Second-generation Lithuanian Rima Gungor gave a heartfelt and passionate speech at the Commemoration for Lithuanian Independence in Toronto on Saturday, February 21st. She spoke about how being Lithuanian has shaped her identity, and what it means to her personally.
She is working on a documentary film, “Game Changer: Lithuania’s Nonviolent Revolution” – a film set to tackle the greater aspects of Lithuania’s determination to be free; and to serve as a pillar of hope for other nations presently experiencing similar struggles.
Rima spoke of her childhood – growing up learning about Lithuania, and retaining Lithuanian culture by participating in Lithuanian folk dancing. She grew up to stories her grandmother would tell about a pre-war Lithuania, and then the devastation that followed Soviet occupation.
However, it wasn’t until her college years that Rima became more and more interested in her special heritage and Lithuania’s fight for freedom. She started to notice the general absence of any substantive discussion about Lithuania and the Baltics in her history courses and textbooks. She began to immerse herself in deeper research and was surprised to learn there was so much more to her Lithuanian ancestors’ past, that most of her generation knows nothing or little to nothing about.
Rima was especially amazed by Lithuania’s perpetual will to fight and endure for its freedom. In essence, this is what inspired her to embark on her bachelor’s thesis and preparation of her documentary film.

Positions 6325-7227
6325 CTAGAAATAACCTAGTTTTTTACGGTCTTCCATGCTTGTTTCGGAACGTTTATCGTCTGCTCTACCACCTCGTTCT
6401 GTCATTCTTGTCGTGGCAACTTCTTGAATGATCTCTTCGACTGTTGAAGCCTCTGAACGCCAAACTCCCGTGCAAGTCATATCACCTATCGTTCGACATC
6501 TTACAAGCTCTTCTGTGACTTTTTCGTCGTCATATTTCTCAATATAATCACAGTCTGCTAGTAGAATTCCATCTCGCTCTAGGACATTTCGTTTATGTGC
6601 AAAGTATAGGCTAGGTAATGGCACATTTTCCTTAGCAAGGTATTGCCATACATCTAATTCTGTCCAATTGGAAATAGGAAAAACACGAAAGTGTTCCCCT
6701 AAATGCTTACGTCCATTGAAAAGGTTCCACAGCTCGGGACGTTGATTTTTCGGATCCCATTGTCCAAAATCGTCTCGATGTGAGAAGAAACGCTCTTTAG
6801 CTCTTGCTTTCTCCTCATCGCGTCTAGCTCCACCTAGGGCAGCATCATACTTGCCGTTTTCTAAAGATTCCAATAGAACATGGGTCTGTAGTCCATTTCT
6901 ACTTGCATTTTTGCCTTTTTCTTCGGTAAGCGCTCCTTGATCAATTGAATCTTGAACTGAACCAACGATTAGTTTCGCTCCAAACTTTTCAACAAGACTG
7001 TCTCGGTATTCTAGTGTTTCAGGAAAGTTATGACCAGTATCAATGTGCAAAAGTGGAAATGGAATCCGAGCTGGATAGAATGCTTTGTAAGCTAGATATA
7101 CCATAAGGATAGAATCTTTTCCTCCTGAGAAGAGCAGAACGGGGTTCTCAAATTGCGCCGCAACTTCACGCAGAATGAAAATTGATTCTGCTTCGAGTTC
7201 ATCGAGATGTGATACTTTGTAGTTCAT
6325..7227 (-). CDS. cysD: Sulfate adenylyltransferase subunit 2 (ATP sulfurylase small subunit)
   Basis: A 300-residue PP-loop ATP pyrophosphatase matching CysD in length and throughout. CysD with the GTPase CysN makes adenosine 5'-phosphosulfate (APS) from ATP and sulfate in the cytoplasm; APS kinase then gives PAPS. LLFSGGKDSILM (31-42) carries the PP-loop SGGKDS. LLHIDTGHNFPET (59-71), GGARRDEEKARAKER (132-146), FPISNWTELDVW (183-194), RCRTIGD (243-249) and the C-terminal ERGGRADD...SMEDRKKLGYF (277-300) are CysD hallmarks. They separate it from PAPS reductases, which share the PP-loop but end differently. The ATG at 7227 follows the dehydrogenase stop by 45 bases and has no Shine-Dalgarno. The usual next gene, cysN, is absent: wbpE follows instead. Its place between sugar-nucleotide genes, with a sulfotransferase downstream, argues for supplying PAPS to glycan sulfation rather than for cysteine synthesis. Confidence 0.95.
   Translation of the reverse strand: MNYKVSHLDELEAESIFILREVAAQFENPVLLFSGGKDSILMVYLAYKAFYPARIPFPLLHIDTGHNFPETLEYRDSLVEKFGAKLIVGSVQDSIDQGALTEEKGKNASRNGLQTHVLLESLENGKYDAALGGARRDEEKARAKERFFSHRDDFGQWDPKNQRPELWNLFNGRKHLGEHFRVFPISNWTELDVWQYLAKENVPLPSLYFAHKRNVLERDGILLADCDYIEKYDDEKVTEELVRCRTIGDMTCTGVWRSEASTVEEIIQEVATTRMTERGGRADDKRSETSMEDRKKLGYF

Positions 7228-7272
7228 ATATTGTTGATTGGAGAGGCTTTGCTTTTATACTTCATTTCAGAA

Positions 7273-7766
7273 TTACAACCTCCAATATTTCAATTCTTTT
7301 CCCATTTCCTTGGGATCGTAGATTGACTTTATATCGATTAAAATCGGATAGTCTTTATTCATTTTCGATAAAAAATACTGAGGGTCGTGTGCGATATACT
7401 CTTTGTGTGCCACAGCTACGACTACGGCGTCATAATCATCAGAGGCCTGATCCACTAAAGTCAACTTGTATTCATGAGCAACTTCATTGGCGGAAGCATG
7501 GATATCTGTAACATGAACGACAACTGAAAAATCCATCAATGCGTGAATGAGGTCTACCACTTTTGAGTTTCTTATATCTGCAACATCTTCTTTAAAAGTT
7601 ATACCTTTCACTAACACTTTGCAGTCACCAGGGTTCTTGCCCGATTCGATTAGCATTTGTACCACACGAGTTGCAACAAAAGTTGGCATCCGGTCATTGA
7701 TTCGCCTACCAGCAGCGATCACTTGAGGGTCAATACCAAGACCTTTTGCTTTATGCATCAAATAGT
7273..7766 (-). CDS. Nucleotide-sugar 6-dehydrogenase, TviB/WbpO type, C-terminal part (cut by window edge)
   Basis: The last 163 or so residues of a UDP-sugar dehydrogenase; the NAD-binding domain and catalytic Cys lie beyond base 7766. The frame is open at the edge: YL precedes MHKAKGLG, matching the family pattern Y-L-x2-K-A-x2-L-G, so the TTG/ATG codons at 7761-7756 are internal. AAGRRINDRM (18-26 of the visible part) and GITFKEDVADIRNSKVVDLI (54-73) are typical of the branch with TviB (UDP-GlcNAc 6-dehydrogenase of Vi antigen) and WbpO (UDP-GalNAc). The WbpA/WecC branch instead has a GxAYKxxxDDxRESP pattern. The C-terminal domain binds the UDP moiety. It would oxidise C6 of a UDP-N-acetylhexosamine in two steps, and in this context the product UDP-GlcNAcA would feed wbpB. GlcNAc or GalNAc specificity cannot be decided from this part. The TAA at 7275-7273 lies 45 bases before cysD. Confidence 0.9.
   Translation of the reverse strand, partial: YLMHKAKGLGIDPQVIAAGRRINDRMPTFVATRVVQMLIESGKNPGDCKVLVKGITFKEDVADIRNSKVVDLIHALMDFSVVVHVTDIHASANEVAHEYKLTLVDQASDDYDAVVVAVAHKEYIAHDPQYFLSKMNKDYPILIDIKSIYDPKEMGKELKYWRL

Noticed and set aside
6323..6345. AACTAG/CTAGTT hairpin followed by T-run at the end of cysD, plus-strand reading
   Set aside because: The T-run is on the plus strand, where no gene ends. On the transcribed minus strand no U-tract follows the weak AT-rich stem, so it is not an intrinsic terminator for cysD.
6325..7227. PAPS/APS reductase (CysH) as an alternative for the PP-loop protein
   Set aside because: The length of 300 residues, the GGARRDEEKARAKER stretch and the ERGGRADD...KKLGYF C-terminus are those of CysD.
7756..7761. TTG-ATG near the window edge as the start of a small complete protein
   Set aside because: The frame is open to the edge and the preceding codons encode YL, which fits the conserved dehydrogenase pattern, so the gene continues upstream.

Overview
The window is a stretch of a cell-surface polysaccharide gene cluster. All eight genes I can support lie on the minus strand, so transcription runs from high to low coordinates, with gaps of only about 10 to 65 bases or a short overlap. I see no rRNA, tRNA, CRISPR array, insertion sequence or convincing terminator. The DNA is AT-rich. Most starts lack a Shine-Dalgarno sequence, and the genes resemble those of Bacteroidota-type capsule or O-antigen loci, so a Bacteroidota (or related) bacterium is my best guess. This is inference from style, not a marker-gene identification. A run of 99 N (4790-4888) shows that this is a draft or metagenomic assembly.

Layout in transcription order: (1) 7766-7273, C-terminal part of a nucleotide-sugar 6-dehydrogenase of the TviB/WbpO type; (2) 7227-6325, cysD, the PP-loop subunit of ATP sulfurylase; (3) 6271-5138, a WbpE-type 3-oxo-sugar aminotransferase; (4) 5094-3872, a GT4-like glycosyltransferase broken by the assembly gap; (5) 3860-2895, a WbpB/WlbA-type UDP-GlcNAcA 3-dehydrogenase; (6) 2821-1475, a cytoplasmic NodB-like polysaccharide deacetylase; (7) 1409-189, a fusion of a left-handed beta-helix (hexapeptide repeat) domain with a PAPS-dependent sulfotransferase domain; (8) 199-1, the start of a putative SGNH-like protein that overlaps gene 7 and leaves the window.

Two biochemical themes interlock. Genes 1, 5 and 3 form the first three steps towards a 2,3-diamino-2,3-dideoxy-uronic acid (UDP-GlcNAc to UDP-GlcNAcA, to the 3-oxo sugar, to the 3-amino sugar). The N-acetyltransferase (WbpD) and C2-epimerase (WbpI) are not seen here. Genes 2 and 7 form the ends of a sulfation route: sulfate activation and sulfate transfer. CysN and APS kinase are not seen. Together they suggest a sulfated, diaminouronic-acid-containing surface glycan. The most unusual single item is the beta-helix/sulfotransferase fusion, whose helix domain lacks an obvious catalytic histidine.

Through all of her research and reflection, Rima has come to an important conclusion, among many others: It’s not enough to just be Lithuanian – You have to personify the heritage. “It should be with you in everything you do, every day. The pride for your country should always be present and not just celebrated when Independence Days roll around. Our great-grandparents and grandparents went to extreme lengths to ensure that future generations would know where they came from and pass on that knowledge with great pride,” said Rima in her moving speech.
We should not take our freedom for granted, urged Rima, now more than ever, as Russia seems to be flexing its muscles, setting its sights on becoming an oppressor yet again.
“So how do we keep Lithuania free?” questioned Rima at the closing of her speech; “What does it mean to personify the heritage?”
It means to embrace and strive for those qualities that made Lithuania a great nation before 1795: moral strength and tolerance, courage, and unity. “In these modern times victory is not won on the battlefield. It is won in society, in the cities and towns, in the progress and advancement of a nation that allows it to offer its citizens thriving lives, and a future for their children…as a small nation it requires the active contribution and voice of every one of us, whether living outside or inside Lithuania.”
Rima ended her speech on a hopeful and courageous note – we stand tall and strong with our neighbors in Ukraine, who now find themselves in the throes of Russian oppression. We support their fight for self-determination and freedom, and will continue to do so “not just with words but with deeds.”
“We’ve had our freedom as a country now for 25 glorious years – here’s to many, many more.”
See a preview of Rima’s film below: